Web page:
don't do this!

7 ways to quickly waste money with restaurant marketing

Restaurant marketing can be expensive, and it's easy to throw money away

BBQ restaurant shirts

Simple yet nice restaurant shirts don't cost much more at all than uncomfortable shirts that are printed poorly.

Every business is concerned that when they finally part with their hard-earned cash and spend it on marketing, that the funds will be spent with nothing to show for it.

And that’s a valid concern.

I’ve seen it happen many times with my own businesses and the ones that I’ve consulted for.

Marketing can be quite tricky. And expensive. And even when you do spend money on marketing, especially with something like Facebook ads, you may have to spend a lot to figure out what you’re doing.

1. Paid ads with no offer or clear mission

If you’ve got the budget for paid ads, they can be quite good. It can be tough to make paid ads work, since your margins are so slim already with a restaurant, and it’s very difficult to track conversions, since your goal is to get people off their phone or computer and into your restaurant to dine.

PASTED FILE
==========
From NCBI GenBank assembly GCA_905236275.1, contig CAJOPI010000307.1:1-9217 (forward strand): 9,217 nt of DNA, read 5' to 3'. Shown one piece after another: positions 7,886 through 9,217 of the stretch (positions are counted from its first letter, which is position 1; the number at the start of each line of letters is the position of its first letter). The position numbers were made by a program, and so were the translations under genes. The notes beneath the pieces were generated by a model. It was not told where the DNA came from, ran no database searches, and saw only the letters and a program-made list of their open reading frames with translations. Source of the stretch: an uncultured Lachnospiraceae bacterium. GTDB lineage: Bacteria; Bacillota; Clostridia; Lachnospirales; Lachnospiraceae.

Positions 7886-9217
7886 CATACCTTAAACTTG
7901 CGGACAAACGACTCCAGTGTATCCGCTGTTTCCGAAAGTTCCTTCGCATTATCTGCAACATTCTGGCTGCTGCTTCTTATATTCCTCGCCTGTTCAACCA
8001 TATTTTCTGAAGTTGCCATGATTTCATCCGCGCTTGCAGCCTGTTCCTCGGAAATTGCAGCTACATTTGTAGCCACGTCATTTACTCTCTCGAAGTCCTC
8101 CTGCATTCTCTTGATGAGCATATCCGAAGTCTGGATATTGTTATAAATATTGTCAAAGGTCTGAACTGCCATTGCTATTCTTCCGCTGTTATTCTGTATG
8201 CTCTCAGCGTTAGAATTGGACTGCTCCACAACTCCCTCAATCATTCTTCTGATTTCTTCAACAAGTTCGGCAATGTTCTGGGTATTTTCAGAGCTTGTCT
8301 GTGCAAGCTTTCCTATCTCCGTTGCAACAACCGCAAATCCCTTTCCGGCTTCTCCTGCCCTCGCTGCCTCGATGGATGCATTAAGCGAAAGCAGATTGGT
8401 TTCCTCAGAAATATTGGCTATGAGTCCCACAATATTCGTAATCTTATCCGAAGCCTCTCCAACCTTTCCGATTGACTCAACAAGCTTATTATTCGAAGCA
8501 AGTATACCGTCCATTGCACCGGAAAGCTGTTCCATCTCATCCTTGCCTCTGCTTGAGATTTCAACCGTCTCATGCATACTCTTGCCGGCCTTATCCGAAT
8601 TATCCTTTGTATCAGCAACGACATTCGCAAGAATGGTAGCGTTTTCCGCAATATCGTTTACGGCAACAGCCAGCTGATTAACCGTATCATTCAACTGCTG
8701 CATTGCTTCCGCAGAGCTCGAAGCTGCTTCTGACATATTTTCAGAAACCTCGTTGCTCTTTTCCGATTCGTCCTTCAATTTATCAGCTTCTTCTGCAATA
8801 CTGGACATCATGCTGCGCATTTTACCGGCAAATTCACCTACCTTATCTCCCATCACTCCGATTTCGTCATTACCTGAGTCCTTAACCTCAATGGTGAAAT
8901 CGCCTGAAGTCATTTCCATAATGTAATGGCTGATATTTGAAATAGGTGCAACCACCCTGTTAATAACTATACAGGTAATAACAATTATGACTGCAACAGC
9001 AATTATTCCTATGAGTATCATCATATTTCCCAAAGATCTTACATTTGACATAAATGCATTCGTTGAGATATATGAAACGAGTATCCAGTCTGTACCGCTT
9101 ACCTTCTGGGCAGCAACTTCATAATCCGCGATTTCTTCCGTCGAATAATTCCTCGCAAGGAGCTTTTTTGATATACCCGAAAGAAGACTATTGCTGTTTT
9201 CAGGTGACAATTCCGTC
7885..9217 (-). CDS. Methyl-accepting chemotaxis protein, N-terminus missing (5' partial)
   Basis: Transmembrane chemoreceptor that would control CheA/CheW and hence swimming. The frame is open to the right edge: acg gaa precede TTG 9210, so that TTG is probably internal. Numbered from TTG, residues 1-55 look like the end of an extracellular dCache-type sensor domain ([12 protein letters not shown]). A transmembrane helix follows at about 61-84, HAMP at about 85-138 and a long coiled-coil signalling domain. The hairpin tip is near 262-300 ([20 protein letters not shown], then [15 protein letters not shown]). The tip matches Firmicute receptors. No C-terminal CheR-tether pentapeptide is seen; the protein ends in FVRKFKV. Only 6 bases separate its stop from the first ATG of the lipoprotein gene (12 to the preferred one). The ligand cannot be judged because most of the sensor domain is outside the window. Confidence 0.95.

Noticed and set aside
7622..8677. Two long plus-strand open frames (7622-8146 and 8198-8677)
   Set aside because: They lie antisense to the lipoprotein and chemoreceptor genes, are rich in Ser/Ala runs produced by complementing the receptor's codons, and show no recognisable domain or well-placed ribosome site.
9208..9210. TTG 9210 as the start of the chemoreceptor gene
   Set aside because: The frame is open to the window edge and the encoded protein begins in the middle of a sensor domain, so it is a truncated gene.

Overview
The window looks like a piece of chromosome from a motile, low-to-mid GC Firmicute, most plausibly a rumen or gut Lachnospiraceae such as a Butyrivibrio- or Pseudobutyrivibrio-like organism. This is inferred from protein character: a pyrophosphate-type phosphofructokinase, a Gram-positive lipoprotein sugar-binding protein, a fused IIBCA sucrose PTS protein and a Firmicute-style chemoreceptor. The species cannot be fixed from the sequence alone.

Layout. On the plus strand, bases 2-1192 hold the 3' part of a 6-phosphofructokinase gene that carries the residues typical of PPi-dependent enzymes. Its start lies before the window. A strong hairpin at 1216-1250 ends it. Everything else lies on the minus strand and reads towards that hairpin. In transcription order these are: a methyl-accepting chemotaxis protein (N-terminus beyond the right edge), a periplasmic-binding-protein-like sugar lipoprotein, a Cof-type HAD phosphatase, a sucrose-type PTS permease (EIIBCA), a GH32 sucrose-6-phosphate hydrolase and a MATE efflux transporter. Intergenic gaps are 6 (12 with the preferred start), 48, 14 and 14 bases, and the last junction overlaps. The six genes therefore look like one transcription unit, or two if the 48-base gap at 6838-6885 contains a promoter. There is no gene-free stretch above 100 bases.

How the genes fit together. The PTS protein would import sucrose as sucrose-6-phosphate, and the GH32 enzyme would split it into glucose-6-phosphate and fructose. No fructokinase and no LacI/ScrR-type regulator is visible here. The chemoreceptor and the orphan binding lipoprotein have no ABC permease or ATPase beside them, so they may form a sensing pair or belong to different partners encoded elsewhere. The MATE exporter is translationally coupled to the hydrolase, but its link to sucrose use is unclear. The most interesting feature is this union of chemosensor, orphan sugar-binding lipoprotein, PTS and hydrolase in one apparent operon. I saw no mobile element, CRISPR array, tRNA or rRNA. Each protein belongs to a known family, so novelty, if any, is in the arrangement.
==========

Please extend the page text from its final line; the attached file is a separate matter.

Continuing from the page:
That is why you have to approach paid ads with a real mission, a real plan, (all businesses should do this, anyway) instead of just willy-nilly running some ads.

Are you driving traffic to a special offer, like a ladies night at your bar? Or a two-for-one deal for Monday nights?

Running ads that are just generally about your restaurant can be good for awareness, but it’s going to be expensive, especially on the Facebook platform.

You need a paid ads plan, with a clear goal, so that you know what you’re working towards, and stay focused on getting results for your ad spend.

2. Not doing retargeting ads